32.      SJ states that, despite being a company which is wholly owned by the Swedish State, it does not receive any funding or any other State advantages. Its revenue comes from the sale of tickets and it does not benefit from any preferential treatment when it comes to the allocation of train paths.

33.      SJ submits that the second subparagraph of Article 5(1) of Directive 2004/17 must be interpreted strictly, as is clear from the Court’s case-law. (6) It is not sufficient that an entity is subject to a dominant influence of the kind referred to in Article 2(1)(b) of Directive 2004/17. The conditions set out in the second subparagraph of Article 5(1) must be laid down unilaterally by the competent authority of the Member State; those conditions are of immediate and essential concern to potential users in that they directly and specifically affect the manner in which the train service is provided by the railway undertaking.

34.      SJ adds that both it and the other railway undertakings operating in Sweden determine themselves, on the basis of commercial criteria, the train paths, the trains they use, the timetables, the number of departures, the stops and the ticket prices. The infrastructure manager does not have any powers beyond those granted by Directive 2012/34 and its tasks are confined to ensuring access to the railway infrastructure on an equal basis but not to stipulating the specific conditions applicable to transport services provided by railway undertakings.

35.      In the Commission’s submission, the wording of the second subparagraph of Article 5(1) of Directive 2004/17 was intended to convey a broad definition of ‘network’. A network can exist not only where there is physical infrastructure (as is the case of railway tracks and tram tracks) but also where there is no physical infrastructure, provided that there is a network of connected lines used by vehicles in accordance with the conditions laid down by the authorities. (7)

36.      The Commission cites Directive 2012/34 as the instrument which, in addition to defining the actors involved in rail traffic, makes it possible to ensure that railway undertakings have transparent and non-discriminatory access to railway infrastructure. The Commission draws particular attention to Chapter IV, Section 3, which deals with the allocation of infrastructure capacity and describes the manner in which conditions like those laid down in the second subparagraph of Article 5(1) of Directive 2004/17 should be stipulated.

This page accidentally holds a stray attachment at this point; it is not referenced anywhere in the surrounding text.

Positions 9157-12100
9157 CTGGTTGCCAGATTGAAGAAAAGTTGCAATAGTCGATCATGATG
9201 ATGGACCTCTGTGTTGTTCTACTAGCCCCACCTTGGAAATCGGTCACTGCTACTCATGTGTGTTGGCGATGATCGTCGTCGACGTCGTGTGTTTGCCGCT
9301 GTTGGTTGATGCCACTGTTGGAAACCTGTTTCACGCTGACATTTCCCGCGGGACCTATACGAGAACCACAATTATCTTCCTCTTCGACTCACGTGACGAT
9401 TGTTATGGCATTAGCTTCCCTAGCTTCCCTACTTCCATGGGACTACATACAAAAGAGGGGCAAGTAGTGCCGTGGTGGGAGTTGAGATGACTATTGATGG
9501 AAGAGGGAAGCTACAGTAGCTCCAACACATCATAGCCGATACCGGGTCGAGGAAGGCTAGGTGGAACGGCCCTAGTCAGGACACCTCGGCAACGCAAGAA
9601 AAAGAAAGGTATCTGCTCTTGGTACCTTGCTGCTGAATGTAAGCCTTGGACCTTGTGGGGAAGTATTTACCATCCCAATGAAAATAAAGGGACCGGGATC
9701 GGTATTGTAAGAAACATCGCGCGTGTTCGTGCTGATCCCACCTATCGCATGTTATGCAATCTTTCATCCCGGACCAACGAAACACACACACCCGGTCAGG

37.      The Commission asserts that, since the Trafikverket (Transport Authority, Sweden) approves the network statement, decides on the allocation of train paths and determines the working timetable, it sets the conditions relating to the use of the railway infrastructure. The fact that that authority must, so far as possible, meet the requests of interested parties in no way precludes that assertion.

B.      The second question referred

38.      The Konkurrensverket submits that a transport services network exists for the purposes of the second subparagraph of Article 5(1) of Directive 2004/17 where the movement of trains requires access to a technical network of limited capacity. The term ‘operation’ refers to the implementation in the strict sense of traffic on the railway network. (8)

39.      SJ maintains that it is not in charge of railway infrastructure and that its activity is confined to providing transport services to the public who travel on that infrastructure. Accordingly, it is not involved in the provision or operation of the Swedish railway network, meaning that its activities do not fall within the scope of Directive 2004/17.

40.      The Commission observes that the first subparagraph of Article 5(1) differentiates between the provision and operation of networks. Neither the first Procurement Directive (Directive 90/531/EEC) (9) nor Directive 93/38/EEC (10) used the term ‘provision’. It was Directive 2004/17 which included that term in order to cover the management of the physical network and distinguish between the two activities, which are normally assigned to different operators, thereby ensuring that both activities fall within the scope of the directive.

41.      The Commission submits that the ‘operation of networks’ covers the actual provision of rail transport, whereas the ‘provision’ of networks refers to the possibility of access to the network so that it can be used by a third party.

IV.    Procedure before the Court of Justice

42.      The order for reference was received by the Registry of the Court on 29 June 2017.

43.      Written observations were lodged by the Konkurrensverket, SJ and the European Commission; all those parties attended the hearing held on 13 June 2018.

V.      Assessment

44.      The parties to the proceedings and the referring court rely on Directive 2012/34 to delimit the dispute and understand the meaning of the terms used in Article 5(1) of Directive 2004/17.

45.      I believe that that approach is correct. However, Directive 2012/34 of 21 November 2012 cannot, as such, apply ratione temporis to contracts such as those at issue in these proceedings, which were signed in January 2012. That argument is overturned by the fact that Directive 2012/34 ‘recast and merged into a single act in the interest of clarity’ (11) other earlier directives which were in force when those contracts were concluded.